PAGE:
These days, mobile homes are becoming increasingly popular in the housing market. They are less expensive and easier to manage. However, there isn’t enough room, and sometimes you want a few more. In this article, we’ll teach you how to safely and affordably expand a mobile home, as well as how to get insurance for your home.
Fortunately, having a mobile home allows for more affordable add-ons. In other words, you control the add-ons based on your budget. Add-ons would take longer if you had a stick-built house. And more time means more money out of pocket.
In other words, you will incur less debt.
What Is a Mobile Home?
In the United States, more than 17.5 million people live in mobile homes, often known as manufactured homes. According to the 2017 American Housing Survey (the most recent available), manufactured housing accounts for around 3% of total housing in cities and 15% in rural regions.
In general, manufactured homes have two distinguishing features:
- They are manufactured in factories rather than on-site.
- Instead of a slab, crawlspace, or basement, they are supported by a moveable chassis.
Manufactured homes are available in three different widths: single wide, double wide, and triple wide.
Manufactured houses are energy efficient because they are created in a regulated industrial environment. They are easily customizable, with options ranging from vaulted ceilings and sheetrock walls to arched doors and solid wood cabinetry.
Because of the numerous alternatives available, the process of purchasing a mobile home can become confusing. Mobile home dealers can assist you in navigating the various manufacturers, designs, and sizes to select a mobile home that meets your needs and expectations.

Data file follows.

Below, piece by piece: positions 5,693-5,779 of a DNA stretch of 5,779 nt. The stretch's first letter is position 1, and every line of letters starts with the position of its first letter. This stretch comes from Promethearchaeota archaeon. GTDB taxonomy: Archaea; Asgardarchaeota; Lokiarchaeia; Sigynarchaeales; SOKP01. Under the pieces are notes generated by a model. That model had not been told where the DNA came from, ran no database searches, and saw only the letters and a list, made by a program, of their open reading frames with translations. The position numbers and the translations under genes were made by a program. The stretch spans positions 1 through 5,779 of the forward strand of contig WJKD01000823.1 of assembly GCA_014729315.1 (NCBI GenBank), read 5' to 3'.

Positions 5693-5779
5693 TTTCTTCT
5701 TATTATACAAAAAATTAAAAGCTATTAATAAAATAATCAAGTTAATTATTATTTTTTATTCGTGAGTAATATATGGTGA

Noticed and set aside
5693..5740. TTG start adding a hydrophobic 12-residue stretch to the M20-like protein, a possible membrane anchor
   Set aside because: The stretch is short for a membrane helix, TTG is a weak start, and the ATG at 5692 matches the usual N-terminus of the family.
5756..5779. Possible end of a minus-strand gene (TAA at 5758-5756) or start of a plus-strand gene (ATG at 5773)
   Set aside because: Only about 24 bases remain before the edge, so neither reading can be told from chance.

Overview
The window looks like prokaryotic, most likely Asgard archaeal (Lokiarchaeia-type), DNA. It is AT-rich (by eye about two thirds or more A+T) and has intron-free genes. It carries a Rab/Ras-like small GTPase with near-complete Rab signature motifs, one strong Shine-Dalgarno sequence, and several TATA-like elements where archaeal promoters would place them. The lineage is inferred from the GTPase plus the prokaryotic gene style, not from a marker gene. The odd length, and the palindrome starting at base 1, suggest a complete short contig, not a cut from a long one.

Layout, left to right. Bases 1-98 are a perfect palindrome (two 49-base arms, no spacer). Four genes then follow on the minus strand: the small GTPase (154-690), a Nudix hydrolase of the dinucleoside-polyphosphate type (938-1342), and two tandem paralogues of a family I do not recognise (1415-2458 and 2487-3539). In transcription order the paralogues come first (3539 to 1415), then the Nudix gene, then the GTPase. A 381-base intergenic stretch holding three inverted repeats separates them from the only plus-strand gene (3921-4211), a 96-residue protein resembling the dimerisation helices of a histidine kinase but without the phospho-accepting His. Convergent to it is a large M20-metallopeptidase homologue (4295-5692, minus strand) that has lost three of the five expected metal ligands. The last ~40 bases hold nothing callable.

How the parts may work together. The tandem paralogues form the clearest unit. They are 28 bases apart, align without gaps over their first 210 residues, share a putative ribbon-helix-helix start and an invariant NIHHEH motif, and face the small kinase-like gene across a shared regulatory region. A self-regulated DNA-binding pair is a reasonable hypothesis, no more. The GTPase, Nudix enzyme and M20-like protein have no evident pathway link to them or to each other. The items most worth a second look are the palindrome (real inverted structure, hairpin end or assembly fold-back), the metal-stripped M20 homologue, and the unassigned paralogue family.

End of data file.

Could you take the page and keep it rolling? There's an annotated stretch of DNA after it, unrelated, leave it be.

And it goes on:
What Would You Like To Expand Or Add To Your Mobile Home?
Of course, you can customize your mobile home in a variety of ways. Obviously, expanding the room is a welcome addition. However, be sure to carefully consider what you want to do.
Having a concept and establishing a plan will make the process go more smoothly.
The Add-Ons Are Not The Only Things Included In The Planning
When it comes to deciding what or how to expand, you must examine the engineering as well as the phases. More crucially, code and park regulations must be satisfied, particularly if you are not on your own private property. Consider the worth of your mobile home with and without the add-ons.
Keep in mind that any damage will almost certainly reduce the value of your mobile home.
As you are probably aware, there are a plethora of different items you may add to your mobile home. Some add-ons may necessitate further considerations. Some may take several months, while others may only require a few weekends. Again, plan ahead of time and be well-informed about your mobile home enlargement project (s).
How To Expand Your Mobile Home With A Roof-Over
A roof-over is what you need if your roof is starting to fall apart or if it needs a facelift.
It is not a process of removing and replacing your roof that saves you a lot of money. In reality, little to no material has been eliminated!